Tag: Procurement activities

The Netherlands releases New 2022 Decree on application of the Arm's Length Principle

The Netherlands releases New 2022 Decree on application of the Arm’s Length Principle

On 1 July 2022, the tax authorities in the Netherlands published Decree No. 2022-0000139020 of 14 June 2022 containing local guidance on application of the arm’s length principle. The Decree is based on article 9 of the OECD Model Tax Convention and the OECD Transfer Pricing Guidelines and also contains references to local case laws. In the Decree, particular focus is on areas that have been updated in the most recent releases of the OECD Transfer Pricing Guidelines – Legal ownership, DEMPE functions, Services, HTVI and Valuation Methods, Government policies (COVID-19), Remuneration of Procurement activities, Financial transactions etc. Click here for Unofficial English translation Click here for other translation NL TP decree stcrt-2022-16685 ... Read more
Marketing and Procurement Hubs - Tax Avoidance

Marketing and Procurement Hubs – Tax Avoidance

The Australian Taxation Office has issued new guidance for multinational groups using offshore marketing- and procurment hubs for tax avoidance purposes. The guidance adresses tax schemes where MNEs uses offshore hubs to shift profits and thereby avoid Australian taxes. Offshore hub arrangements are catagorised by the ATO as white, green, blue, yellow, amber, or red – based on the risk assesment for tax purposes of the transfer pricing setup. The new guidance is a result of recent Australian investigations and hearings into tax avoidance schemes used by Multinational Groups. Tax avoidance in Australia Australian Senate Hearings into Tax Avoidance The overall framework for Australian risk assessment for tax purposes of MNE’s offshore marketing- and procurement hubs is shown below: ... Read more

South Africa vs. Sasol, Oct. 2017, $878 million tax case

A tax dispute over a potential 11.6 billion rand ($878 million) charge between South Africa -based international chemicals and energy company Sasol and the Revenue Service will play out in South Africa’s Supreme Court of Appeal within the next 12 months. June 30. 2017 a R1.2-billion tax liability was approved by the Tax Court in a case against Sasol by SARS relating to the company’s international crude oil procurement activities between 2005 and 2012. The Tax Court further reported that the final tax amount along with other tax principles raised by SARS in relation to Sasol Oil’s crude purchases in 2013 and 2014, would result in a further tax exposure of R11.6-billion, thus uplifting the total tax liability to R12.8-billion. Aug. 14. 2017 the supreme court granted Sasol’s application for leave to appeal the tax court ruling. Sasol’s dispute with the tax authority comes after Kumba Iron Ore, Anglo American’s iron ore producer, announced it had settled a tax dispute ... Read more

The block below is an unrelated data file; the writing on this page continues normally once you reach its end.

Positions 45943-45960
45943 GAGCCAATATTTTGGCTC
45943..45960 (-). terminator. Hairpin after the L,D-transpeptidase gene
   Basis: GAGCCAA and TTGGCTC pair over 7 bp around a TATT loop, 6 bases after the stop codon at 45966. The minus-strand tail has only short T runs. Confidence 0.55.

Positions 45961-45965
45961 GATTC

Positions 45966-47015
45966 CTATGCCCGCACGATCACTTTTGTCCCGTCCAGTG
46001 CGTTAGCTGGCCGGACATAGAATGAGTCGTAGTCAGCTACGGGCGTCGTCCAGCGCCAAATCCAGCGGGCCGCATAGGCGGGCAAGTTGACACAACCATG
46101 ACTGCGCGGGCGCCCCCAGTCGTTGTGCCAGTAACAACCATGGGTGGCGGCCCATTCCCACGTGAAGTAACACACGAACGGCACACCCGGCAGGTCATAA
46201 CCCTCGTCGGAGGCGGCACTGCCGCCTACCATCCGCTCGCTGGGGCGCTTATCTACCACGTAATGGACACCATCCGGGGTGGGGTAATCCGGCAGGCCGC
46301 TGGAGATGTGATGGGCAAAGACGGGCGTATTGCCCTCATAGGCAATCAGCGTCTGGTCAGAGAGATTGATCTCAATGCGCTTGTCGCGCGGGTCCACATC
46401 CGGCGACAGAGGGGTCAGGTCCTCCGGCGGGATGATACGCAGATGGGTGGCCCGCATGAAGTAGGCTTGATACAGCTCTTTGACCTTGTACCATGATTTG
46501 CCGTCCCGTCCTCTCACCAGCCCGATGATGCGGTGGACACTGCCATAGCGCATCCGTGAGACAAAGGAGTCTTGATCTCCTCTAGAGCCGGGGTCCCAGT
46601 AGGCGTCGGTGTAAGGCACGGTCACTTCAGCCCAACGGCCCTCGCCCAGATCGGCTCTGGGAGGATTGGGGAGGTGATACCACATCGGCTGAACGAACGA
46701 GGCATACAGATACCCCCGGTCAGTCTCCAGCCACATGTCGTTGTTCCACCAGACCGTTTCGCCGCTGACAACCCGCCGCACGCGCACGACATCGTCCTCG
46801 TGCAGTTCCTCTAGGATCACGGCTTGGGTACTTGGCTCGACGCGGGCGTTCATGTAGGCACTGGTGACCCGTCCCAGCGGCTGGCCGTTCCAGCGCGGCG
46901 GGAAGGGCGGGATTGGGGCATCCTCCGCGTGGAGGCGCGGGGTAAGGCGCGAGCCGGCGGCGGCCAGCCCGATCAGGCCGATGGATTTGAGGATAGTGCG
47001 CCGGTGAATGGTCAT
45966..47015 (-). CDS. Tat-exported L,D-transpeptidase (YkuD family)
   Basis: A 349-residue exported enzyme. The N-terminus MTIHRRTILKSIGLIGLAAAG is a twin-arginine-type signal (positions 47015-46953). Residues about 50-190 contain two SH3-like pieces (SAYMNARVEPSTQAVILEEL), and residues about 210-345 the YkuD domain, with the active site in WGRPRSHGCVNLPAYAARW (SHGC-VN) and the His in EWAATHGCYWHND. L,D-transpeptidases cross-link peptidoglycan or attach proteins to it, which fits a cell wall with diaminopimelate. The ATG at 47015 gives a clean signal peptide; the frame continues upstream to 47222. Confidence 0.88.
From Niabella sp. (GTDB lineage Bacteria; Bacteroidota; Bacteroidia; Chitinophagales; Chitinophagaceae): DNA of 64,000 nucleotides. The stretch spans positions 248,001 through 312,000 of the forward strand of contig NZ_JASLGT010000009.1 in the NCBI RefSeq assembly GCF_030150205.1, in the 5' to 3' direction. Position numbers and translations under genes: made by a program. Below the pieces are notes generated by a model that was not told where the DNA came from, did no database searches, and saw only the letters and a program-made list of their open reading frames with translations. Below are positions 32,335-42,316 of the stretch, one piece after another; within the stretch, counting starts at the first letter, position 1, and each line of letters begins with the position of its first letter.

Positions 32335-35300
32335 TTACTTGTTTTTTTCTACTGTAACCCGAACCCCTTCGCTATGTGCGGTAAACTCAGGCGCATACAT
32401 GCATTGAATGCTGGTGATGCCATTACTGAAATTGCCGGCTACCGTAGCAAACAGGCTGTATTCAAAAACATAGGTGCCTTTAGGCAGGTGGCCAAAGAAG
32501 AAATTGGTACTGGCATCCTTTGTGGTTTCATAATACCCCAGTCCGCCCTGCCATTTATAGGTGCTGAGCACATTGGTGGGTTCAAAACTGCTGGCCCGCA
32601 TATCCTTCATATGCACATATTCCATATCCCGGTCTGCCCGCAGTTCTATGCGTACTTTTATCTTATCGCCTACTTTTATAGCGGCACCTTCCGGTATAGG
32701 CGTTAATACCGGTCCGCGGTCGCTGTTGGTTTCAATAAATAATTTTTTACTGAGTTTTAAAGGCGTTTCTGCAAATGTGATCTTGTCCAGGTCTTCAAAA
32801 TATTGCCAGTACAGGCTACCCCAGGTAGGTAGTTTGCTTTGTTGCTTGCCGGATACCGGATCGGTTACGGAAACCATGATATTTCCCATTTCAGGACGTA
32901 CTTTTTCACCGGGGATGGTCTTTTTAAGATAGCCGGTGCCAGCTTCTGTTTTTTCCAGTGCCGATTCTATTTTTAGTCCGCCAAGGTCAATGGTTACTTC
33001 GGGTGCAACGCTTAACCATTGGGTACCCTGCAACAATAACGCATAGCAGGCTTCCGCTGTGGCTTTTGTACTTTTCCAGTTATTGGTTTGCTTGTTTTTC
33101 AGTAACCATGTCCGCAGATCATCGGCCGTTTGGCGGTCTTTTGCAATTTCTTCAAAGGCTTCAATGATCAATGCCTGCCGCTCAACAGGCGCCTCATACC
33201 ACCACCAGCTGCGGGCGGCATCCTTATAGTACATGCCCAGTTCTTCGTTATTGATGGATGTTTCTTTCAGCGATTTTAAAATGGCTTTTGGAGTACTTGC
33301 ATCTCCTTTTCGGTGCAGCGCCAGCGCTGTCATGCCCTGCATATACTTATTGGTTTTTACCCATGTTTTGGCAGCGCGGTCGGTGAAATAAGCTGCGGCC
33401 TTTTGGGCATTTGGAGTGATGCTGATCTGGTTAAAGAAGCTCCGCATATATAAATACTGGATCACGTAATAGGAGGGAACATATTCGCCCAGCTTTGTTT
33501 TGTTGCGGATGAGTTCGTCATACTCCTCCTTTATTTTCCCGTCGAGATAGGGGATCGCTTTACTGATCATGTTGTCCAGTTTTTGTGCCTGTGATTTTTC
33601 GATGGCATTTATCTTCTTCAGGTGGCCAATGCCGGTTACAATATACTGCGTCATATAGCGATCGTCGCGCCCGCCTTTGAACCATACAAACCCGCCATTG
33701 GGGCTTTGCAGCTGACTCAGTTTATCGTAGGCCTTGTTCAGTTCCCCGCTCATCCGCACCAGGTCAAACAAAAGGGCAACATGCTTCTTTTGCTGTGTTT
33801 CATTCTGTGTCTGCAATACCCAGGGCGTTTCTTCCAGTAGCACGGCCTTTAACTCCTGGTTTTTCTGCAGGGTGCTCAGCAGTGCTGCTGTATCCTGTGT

Japan vs "TH Corp", January 2017, District Court, Case No. 56 of 2014 (Gyoseu)

Japan vs “TH Corp”, January 2017, District Court, Case No. 56 of 2014 (Gyoseu)

A tax assessment based on Japanese CFC rules (anti-tax haven rules) had been applied to a “TH Corp”‘s, subsidiary in Singapore. According to Japanese CFC rules, income arising from a foreign subsidiary located in a state or territory with significantly lower tax rates is deemed to arise as the income of the parent company when the principal business of the subsidiary is holding shares or IP rights. However, the CFC rules do not apply when the subsidiary has substance and it makes economic sense to conduct business in the subsidiary in the low tax jurisdiction. Judgement of the court. According to the court, total revenue, number of employees, and fixed facilities are relevant in this determination. The Court held that the Singapore subsidiary had conducted a broad range of businesses – including finance and logistics – with the economically rational purpose of streamlining its ASEAN operations, and thus set aside the CFC taxation. Excerpt “Satisfaction of the substance and control criteria (a) According to the above-mentioned findings, A1 rents an office in Singapore and uses it for the regional ... Read more
India vs. Gap International Sourcing Pvt. Ltd., May 2016, ITA No.1077/Del./2016

India vs. Gap International Sourcing Pvt. Ltd., May 2016, ITA No.1077/Del./2016